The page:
marsh in Thailand, such that there is now very little suitable habitat remaining in the entire country. At Khao Sam Roi Yot, freshwater marsh has suffered greatly from encroachment with plantations of casuarinas, eucalyptus and coconut palms, and the establishment of prawn farms with salt and brackish water. This situation is likely to continue. Elsewhere in the country, marshes are threatened by reclamation and urbanisation and no freshwater swamp habitat lies within any protected area. Habitat loss and degradation is continuing at Pakxan wetland, an important stopover site in Lao, where the tall emergent grasses favoured by the species are routinely removed by local people (W. Duckworth in litt.
2012). In Cambodia, the situation may be more promising as the species has been recorded in man-made headponds used for dry season rice cultivation, although its preference for tall dry grass habitat may render it susceptible to dry season burning which is extensive (Bird et al
. Conservation actions underway
CMS Appendix II. Attempts have been made by both international and national conservation organisations to secure the future of Khao Sam Roi Yot. To date these have been unsuccessful. The species was the focus of specific study on the Tonle Sap floodplain, the results of which revealed that it may not be immediately threatened in the area. It may benefit from Integrated Farming and Biodiversity Areas designed to retain semi-natural systems on the Tonle Sap floodplain. Conservation actions proposed
Survey suitable habitat in its breeding and wintering ranges to clarify its population size and distribution. Research migration ecology and map stopover sites. Demarcate and protect Khao Sam Roi Yot National Park and formulate and enact a management plan that incorporates ecological objectives with those of local people. Rehabilitate reed-swamps elsewhere in South-East Asia. Encourage Thailand to meet its Ramsar Convention commitments and integrate wetland conservation into land-use planning. Map the existing extent of tall grass habitats in Cambodia with a particular focus on the Tonle Sap inundation zone to enable an order of magnitude population estimate to be generated.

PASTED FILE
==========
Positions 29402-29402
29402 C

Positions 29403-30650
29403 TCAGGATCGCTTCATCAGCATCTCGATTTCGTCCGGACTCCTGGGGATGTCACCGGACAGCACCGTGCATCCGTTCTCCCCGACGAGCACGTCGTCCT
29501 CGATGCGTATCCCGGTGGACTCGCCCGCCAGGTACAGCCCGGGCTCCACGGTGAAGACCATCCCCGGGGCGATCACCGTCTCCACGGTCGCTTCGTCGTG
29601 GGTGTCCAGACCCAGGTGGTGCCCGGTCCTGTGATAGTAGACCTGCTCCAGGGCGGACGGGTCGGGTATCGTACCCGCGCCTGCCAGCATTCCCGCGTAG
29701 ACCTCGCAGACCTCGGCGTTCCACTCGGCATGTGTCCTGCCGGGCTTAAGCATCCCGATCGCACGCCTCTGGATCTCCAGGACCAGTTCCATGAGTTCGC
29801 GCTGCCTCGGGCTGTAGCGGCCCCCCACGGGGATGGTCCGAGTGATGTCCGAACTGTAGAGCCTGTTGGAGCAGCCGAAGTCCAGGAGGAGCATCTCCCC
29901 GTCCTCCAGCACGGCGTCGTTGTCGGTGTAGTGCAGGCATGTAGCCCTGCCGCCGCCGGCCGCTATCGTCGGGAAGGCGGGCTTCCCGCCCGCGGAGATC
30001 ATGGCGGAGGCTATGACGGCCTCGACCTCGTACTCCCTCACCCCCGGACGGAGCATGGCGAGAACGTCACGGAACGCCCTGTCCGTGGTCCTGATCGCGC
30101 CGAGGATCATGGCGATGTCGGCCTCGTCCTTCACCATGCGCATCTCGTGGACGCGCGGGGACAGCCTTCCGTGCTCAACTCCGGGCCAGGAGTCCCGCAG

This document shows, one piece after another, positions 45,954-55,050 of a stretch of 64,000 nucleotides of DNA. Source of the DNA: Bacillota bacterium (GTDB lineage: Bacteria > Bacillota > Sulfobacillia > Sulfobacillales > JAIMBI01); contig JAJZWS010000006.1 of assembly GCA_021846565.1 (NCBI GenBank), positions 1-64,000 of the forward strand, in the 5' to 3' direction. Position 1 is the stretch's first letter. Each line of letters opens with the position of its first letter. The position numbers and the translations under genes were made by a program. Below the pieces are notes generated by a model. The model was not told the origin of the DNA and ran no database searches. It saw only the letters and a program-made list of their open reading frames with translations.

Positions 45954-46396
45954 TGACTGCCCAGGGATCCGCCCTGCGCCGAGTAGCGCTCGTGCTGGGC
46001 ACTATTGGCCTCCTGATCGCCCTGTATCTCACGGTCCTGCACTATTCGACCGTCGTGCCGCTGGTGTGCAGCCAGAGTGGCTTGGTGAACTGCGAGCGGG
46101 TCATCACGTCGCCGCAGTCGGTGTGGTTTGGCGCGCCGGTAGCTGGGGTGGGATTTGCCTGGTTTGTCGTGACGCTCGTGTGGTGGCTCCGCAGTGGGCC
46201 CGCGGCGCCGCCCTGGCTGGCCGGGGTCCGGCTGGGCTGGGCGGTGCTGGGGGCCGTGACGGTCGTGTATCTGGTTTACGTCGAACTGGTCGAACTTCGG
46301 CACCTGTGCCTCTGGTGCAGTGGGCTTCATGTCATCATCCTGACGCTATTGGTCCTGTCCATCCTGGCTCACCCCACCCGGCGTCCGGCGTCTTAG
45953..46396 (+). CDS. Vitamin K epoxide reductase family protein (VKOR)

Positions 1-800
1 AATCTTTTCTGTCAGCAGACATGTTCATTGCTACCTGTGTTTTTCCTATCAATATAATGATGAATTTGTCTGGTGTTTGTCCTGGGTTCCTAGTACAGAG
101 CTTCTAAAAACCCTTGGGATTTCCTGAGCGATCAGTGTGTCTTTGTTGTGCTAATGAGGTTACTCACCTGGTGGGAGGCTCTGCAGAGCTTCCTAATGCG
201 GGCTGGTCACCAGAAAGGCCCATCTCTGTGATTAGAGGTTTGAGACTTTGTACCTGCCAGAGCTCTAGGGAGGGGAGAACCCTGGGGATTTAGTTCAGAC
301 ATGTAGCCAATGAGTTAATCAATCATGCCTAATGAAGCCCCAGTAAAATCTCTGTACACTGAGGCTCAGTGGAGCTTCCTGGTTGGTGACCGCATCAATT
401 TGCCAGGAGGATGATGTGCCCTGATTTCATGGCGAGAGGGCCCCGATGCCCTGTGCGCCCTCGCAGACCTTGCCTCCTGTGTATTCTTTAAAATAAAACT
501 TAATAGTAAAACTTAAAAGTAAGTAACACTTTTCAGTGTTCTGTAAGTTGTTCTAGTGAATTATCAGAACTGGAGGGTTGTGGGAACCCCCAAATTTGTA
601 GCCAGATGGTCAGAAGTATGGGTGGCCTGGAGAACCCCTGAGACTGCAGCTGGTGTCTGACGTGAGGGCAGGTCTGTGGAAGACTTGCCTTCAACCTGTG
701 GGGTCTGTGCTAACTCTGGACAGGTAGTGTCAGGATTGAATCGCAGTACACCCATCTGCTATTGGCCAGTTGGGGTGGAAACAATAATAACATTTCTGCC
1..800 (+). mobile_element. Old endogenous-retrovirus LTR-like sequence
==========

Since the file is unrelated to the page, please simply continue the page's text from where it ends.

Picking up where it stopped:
Bird, J. P.; Mulligan, B.; Gilroy, J. 2007. Cambodia ornithological expedition 2006.
BirdLife International. 2001. Threatened birds of Asia: the BirdLife International Red Data Book. BirdLife International, Cambridge, U.K.
Round, P. D.; Rumsey, S. J. 2003. Habitat use, moult and biometrics in the Manchurian Reed Warbler Acrocephalus tangorum wintering in Thailand. Ringing & Migration 21: 215-221.
Clements, T.; Davidson, P.; Setha, T. 2005. Where to see: Giant Ibis and White-shouldered Ibis. Northern Plains of Cambodia.
Further web sources of information
Detailed species accounts from the Threatened birds of Asia: the BirdLife International Red Data Book (BirdLife International 2001).
Hear sounds for this species from xeno-canto, the community database of shared bird sounds from around the world.
View photos and videos, and hear sounds of this species from the Internet Bird Collection
Text account compilers
Allinson, T, Benstead, P., Bird, J., Peet, N., Taylor, J.
Davidson, P., Duckworth, W., Hornskov, J., Mulligan, B., Round, P.
IUCN Red List evaluators
Butchart, S., Symes, A.
BirdLife International (2013) Species factsheet: Acrocephalus tangorum. Downloaded from
http://www.birdlife.org on 26/05/2013.
Recommended citation for factsheets for more than one species: BirdLife International (2013) IUCN Red List for birds. Downloaded from
http://www.birdlife.org on 26/05/2013.
This information is based upon, and updates, the information published in BirdLife International (2000)
Threatened birds of the world. Barcelona and Cambridge, UK: Lynx Edicions and BirdLife International, BirdLife International (2004)
Threatened birds of the world 2004 CD-ROM and BirdLife International (2008) Threatened birds of the world 2008 CD-ROM. These sources provide the information for species accounts for the birds on the IUCN Red List.
To provide new information to update this factsheet or to correct any errors, please email BirdLife
To contribute to discussions on the evaluation of the IUCN Red List status of Globally Threatened Birds, please visit BirdLife's Globally Threatened Bird Forums.
Additional resources for this species